The story, by reporter Matt Cover, started with this: “Mark Lloyd, newly appointed Chief Diversity Officer of the Federal Communications Commission, has called for making private broadcasting companies pay licensing fees equal to their total operating costs to allow public broadcasting outlets to spend the same on their operations as the private companies do. Lloyd presented the idea in his 2006 book, Prologue to a Farce: Communications and Democracy in America, published by the University of Illinois Press.”
How can we say this politely? No, Messrs. Cover and Beck and the rest. Lloyd never proposed any such thing. Ever. Anywhere. At any time, and certainly not in that book. Was that simple enough for you?
Here’s what Lloyd proposed. In a 2007 paper, “The Structural Imbalance of Political Talk Radio,” Lloyd and six co-authors (none of whom has ascended to czar-ness) brought out the decades-old concept of having commercial radio support public radio if commercial radio didn’t want to uphold its public interest responsibilities. The $250 million figure Beck mentioned came from that report, which estimated that such a fee would produce between $100 million and $250 million, of what would happen if commercial stations had to pay between one percent to five percent of their revenues into a fund to support public radio, which would then “support local news and public affairs programming and to cover controversial and political issues in a fair and balanced manner.”
Is $250 million a large number? Not small, but let’s look at what it would buy. For one thing, Glenn Beck is on target to make $18 million a year, which includes a piece of his $50 million, five-year deal for his radio show alone. According to SNL Kagan, local TV and radio stations are expected to bill about $34 billion in sales this year.
Note the emphasis on local programming. Beck and his other radio cohorts are syndicated by big companies, like Beck’s Premiere Networks, a Clear Channel subsidiary. They aren’t local, so they might not like the idea that they could be replaced by home-grown talent.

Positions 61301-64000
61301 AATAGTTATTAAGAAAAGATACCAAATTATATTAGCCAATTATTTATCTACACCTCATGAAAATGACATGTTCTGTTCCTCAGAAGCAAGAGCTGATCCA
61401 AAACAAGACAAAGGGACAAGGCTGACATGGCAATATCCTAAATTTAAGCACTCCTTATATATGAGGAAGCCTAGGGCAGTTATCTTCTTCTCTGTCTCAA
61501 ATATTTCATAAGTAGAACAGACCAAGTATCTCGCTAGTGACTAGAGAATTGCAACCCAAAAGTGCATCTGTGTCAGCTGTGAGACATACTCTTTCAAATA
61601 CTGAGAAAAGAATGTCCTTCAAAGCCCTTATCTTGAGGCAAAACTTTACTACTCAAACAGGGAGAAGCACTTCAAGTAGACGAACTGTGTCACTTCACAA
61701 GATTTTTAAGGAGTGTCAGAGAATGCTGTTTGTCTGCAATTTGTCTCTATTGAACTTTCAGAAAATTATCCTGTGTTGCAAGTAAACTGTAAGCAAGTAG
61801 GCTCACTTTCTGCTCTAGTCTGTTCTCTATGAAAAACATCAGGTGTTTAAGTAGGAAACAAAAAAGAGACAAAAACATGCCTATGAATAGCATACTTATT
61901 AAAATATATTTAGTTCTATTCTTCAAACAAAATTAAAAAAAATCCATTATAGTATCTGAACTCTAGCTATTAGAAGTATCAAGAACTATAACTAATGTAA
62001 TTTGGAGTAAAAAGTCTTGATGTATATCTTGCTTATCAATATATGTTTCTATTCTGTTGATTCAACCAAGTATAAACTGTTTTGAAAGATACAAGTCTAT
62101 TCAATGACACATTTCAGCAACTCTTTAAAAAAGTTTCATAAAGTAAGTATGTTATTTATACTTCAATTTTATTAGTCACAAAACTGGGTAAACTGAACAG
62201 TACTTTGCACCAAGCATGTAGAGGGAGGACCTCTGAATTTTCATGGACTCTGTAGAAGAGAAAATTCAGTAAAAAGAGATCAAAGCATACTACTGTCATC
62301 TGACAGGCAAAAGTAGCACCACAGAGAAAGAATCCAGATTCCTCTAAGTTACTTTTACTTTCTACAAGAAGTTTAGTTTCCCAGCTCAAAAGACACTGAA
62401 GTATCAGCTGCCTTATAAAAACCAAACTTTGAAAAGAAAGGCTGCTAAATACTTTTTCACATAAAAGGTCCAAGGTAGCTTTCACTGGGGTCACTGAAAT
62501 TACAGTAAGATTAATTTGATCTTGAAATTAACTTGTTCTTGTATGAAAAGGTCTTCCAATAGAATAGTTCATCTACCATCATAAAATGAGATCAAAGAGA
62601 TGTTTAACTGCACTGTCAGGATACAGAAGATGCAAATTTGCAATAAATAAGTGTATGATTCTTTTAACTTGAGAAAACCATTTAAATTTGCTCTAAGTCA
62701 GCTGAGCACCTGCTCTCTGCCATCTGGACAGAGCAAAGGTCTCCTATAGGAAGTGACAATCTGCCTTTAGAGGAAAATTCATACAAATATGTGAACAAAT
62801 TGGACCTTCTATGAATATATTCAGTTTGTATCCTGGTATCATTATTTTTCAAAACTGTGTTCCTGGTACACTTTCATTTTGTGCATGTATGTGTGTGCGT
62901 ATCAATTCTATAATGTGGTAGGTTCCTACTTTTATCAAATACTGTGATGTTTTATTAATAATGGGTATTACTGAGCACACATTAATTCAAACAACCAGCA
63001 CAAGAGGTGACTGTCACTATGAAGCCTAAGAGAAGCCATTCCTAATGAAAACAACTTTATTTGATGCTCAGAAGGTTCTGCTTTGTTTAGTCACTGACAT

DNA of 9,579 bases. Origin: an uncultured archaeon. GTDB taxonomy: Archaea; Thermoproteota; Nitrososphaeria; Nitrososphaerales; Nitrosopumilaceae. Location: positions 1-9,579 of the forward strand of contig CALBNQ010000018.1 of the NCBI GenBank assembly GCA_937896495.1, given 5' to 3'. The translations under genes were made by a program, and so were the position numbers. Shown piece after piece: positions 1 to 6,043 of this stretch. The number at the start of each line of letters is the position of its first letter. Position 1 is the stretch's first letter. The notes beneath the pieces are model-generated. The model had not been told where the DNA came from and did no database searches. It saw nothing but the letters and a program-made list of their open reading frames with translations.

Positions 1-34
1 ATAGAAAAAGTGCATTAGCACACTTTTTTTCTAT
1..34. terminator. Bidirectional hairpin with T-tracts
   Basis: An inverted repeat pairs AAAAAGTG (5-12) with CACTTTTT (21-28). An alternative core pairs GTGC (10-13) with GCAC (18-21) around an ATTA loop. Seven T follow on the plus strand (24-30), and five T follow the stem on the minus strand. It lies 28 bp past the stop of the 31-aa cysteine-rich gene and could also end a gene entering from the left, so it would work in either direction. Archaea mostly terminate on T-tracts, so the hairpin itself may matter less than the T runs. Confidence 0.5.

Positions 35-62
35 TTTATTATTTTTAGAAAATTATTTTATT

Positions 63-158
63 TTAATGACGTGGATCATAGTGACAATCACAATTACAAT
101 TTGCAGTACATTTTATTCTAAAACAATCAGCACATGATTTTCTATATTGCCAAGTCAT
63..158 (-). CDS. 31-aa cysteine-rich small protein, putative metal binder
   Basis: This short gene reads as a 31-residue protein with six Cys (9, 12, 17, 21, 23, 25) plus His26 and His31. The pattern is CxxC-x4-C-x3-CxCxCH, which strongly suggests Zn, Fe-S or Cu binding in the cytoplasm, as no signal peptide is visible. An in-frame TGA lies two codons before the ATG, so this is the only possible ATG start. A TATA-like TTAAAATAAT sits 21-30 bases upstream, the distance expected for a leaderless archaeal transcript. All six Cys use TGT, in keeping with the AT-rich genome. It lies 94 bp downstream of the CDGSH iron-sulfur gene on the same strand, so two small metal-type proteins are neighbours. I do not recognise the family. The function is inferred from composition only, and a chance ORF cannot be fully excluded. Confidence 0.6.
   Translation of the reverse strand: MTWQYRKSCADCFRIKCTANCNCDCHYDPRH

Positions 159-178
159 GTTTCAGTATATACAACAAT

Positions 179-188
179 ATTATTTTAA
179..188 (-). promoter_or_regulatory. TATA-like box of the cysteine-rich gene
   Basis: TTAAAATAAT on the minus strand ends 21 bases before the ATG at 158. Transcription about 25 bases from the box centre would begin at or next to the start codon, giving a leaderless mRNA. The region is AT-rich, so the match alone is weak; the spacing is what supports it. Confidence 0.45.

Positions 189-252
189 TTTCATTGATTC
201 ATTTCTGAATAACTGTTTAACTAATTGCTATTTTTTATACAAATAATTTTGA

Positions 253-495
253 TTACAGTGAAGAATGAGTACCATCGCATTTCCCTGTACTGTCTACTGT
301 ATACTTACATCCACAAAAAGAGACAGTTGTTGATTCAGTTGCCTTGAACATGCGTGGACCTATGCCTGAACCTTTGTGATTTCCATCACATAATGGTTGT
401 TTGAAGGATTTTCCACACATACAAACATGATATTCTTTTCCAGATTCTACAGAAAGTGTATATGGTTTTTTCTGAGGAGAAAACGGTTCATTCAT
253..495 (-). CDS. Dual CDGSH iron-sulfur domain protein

Beck was only one of those piling on. Michael Savage called Lloyd “a piece of garbage,” and said diversity was “a key word for KGB,” the former Soviet Union’s secret police, in a show broadcast the same day as Beck’s. A few days before Beck’s show, Fox News put up a story about Lloyd’s supposed campaign against conservative radio stations. Even though Lloyd himself wrote an article titled “Forget the Fairness Doctrine,” the same Motley who came on Beck’s show said that Lloyd had a secret plan to bring back the Fairness Doctrine anyway.
Fox complained, “While he said he was not interested in reinstating the Fairness Doctrine, he called for ‘equal opportunity employment practices,’ ‘local engagement’ and ‘license challenges’ to rectify the that perceived imbalance” in talk radio. The report Lloyd and others wrote found that 91 percent of talk radio was conservative. Granted, concepts such as “fairness” and “equality” and “localism” are anathema to conservatives. (On the other hand, if radio were 91% progressive, it’s hard to believe Beck wouldn’t be screaming about the lack of “fairness.”) But they aren’t to progressives (or, as Savage called progressives, “communists”), who believe in the bedrock of local broadcasting, equality in opportunity and fairness. Note: “play fair” was the second item on the list, “All I Really Wanted To Know I Learned in Kindergarten,” by Robert Fulghum. I guess Savage, Beck and the rest missed class that day.
As much as we want to defend Mark Lloyd, the larger picture is that he’s simply a larger pawn in a bigger, mismatched game. Beck and his posse are pros at attack politics. This Administration, sadly, is not. Here’s the account of the FCC’s response to Fox’s inquiry (and we give them credit for asking for it): “In a statement, the commission said: ‘The FCC agenda does not include reinstatement of the Fairness Doctrine or in any way censoring speech based on political views and opinions. … The FCC's interest in promoting diversity goes back to core principles underlying the First Amendment. Our nation benefits from a vibrant marketplace of ideas representing different points of view. [Lloyd] will help ensure that the communications field is competitive and generates widespread opportunities.”
Considering the ferocity of the attacks, that’s not much. But at least, so far, Lloyd still has his job. That’s more than can be said for Van Jones, the green-jobs adviser who was Beck’s first victim, and Yosi Sargant, a communications officer for the National Endowment for the Arts who got tossed overboard when the right wing came after him.
The Administration can’t solely depend on outsiders like Think Progress and documentarian Sue Wilson to defend Lloyd. They have to learn that human sacrifice is a no-no. When they defend someone, they should do it with vigor and intensity and in person, while realizing that the attacker calling for scalps is someone who famously called President Obama “a racist” who has “a deep-seated hatred of white people” and as a result has now lost close to 60 advertisers for his show on Fox (even if those companies still advertise elsewhere on Fox.)
Mark Lloyd is a target and a pawn in a larger game. We can only hope he doesn’t become a victim as well.